• This update introduces a new CLI tool called opc. It is anticipated that an upcoming release will replace the tkn CLI tool with opc.

    Important
    • The new CLI tool opc is a Technology Preview feature.
    • opc will be a replacement for tkn with additional Red Hat OpenShift Pipelines specific features, which do not necessarily fit in tkn.
4.1.4.1.4. Operator
  • With this update, Pipelines as Code is installed by default. You can disable Pipelines as Code by using the -p flag:

    $ oc patch tektonconfig config --type="merge" -p '{"spec": {"platforms": {"openshift":{"pipelinesAsCode": {"enable": false}}}}}'
  • With this update, you can also modify Pipelines as Code configurations in the TektonConfig CRD.
  • With this update, if you disable the developer perspective, the Operator does not install developer console related custom resources.
  • This update includes ClusterTriggerBinding support for Bitbucket Server and Bitbucket Cloud and helps you to reuse a TriggerBinding across your entire cluster.
4.1.4.1.5. Resolvers
Important

Resolvers is a Technology Preview feature only. Technology Preview features are not supported with Red Hat production service level agreements (SLAs) and might not be functionally complete. Red Hat does not recommend using them in production. These features provide early access to upcoming product features, enabling customers to test functionality and provide feedback during the development process.

For more information about the support scope of Red Hat Technology Preview features, see Technology Preview Features Support Scope.

  • With this update, you can configure pipeline resolvers in the TektonConfig CRD. You can enable or disable these pipeline resolvers:  enable-bundles-resolver, enable-cluster-resolver, enable-git-resolver, and enable-hub-resolver.

    apiVersion: operator.tekton.dev/v1alpha1
    kind: TektonConfig
    metadata:
      name: config
    spec:
      pipeline:
        enable-bundles-resolver: true
        enable-cluster-resolver: true
        enable-git-resolver: true
        enable-hub-resolver: true
    ...

    You can also provide resolver specific configurations in TektonConfig. For example, you can define the following fields in the map[string]string format to set configurations for individual resolvers:

    apiVersion: operator.tekton.dev/v1alpha1
    kind: TektonConfig
    metadata:
      name: config
    spec:
      pipeline:
        bundles-resolver-config:
          default-service-account: pipelines
        cluster-resolver-config:
          default-namespace: test
        git-resolver-config:
          server-url: localhost.com
        hub-resolver-config:
          default-tekton-hub-catalog: tekton
    ...
4.1.4.1.6. Tekton Chains
Important

Tekton Chains is a Technology Preview feature only. Technology Preview features are not supported with Red Hat production service level agreements (SLAs) and might not be functionally complete. Red Hat does not recommend using them in production. These features provide early access to upcoming product features, enabling customers to test functionality and provide feedback during the development process.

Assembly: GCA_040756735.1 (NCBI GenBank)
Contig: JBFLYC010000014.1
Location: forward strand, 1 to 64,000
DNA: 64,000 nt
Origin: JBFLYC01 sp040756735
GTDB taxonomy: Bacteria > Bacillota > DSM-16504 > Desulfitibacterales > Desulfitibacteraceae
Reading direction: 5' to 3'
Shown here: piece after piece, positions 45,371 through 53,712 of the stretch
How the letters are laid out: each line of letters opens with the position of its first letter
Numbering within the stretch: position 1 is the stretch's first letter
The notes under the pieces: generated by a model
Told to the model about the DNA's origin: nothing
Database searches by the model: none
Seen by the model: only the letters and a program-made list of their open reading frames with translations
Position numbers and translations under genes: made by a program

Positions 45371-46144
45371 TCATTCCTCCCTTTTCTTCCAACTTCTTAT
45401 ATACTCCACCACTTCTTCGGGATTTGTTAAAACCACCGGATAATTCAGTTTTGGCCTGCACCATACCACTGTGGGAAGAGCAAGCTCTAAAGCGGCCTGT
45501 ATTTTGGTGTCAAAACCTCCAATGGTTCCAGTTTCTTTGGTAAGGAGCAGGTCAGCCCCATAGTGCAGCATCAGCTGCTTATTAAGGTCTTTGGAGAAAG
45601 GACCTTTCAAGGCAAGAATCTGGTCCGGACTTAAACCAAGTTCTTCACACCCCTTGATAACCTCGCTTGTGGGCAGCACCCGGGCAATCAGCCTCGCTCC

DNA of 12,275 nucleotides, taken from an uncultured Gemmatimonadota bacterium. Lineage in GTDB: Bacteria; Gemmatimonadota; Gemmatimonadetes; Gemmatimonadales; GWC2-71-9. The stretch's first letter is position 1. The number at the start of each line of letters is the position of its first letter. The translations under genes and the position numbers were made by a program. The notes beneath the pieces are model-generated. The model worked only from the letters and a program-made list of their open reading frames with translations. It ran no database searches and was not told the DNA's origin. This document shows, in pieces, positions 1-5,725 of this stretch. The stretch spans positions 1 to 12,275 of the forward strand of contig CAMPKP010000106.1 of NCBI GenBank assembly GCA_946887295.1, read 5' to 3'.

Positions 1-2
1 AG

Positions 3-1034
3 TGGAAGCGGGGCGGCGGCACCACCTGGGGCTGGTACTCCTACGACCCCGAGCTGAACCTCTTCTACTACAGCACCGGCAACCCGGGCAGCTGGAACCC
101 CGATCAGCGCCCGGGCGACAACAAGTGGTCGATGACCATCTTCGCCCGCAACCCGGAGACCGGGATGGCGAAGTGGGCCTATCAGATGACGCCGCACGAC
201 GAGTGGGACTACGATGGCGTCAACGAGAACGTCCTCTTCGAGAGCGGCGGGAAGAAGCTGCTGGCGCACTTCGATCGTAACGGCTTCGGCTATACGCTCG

For more information about the support scope of Red Hat Technology Preview features, see Technology Preview Features Support Scope.

  • Before this update, only Open Container Initiative (OCI) images were supported as outputs of TaskRun in the in-toto provenance agent. This update adds in-toto provenance metadata as outputs with these suffixes, ARTIFACT_URI and ARTIFACT_DIGEST.
  • Before this update, only TaskRun attestations were supported. This update adds support for PipelineRun attestations as well.
  • This update adds support for Tekton Chains to get the imgPullSecret parameter from the pod template. This update helps you to configure repository authentication based on each pipeline run or task run without modifying the service account.
4.1.4.1.7. Tekton Hub
Important

Tekton Hub is a Technology Preview feature only. Technology Preview features are not supported with Red Hat production service level agreements (SLAs) and might not be functionally complete. Red Hat does not recommend using them in production. These features provide early access to upcoming product features, enabling customers to test functionality and provide feedback during the development process.

For more information about the support scope of Red Hat Technology Preview features, see Technology Preview Features Support Scope.

  • With this update, as an administrator, you can use an external database, such as Crunchy PostgreSQL with Tekton Hub, instead of using the default Tekton Hub database. This update helps you to perform the following actions:

    • Specify the coordinates of an external database to be used with Tekton Hub
    • Disable the default Tekton Hub database deployed by the Operator
  • This update removes the dependency of config.yaml from external Git repositories and moves the complete configuration data into the API ConfigMap. This update helps an administrator to perform the following actions:

    • Add the configuration data, such as categories, catalogs, scopes, and defaultScopes in the Tekton Hub custom resource.
    • Modify Tekton Hub configuration data on the cluster. All modifications are preserved upon Operator upgrades.
    • Update the list of catalogs for Tekton Hub
    • Change the categories for Tekton Hub

      Note

      If you do not add any configuration data, you can use the default data in the API ConfigMap for Tekton Hub configurations.

4.1.4.1.8. Pipelines as Code
  • This update adds support for concurrency limit in the Repository CRD to define the maximum number of PipelineRuns running for a repository at a time. The PipelineRuns from a pull request or a push event are queued in alphabetical order.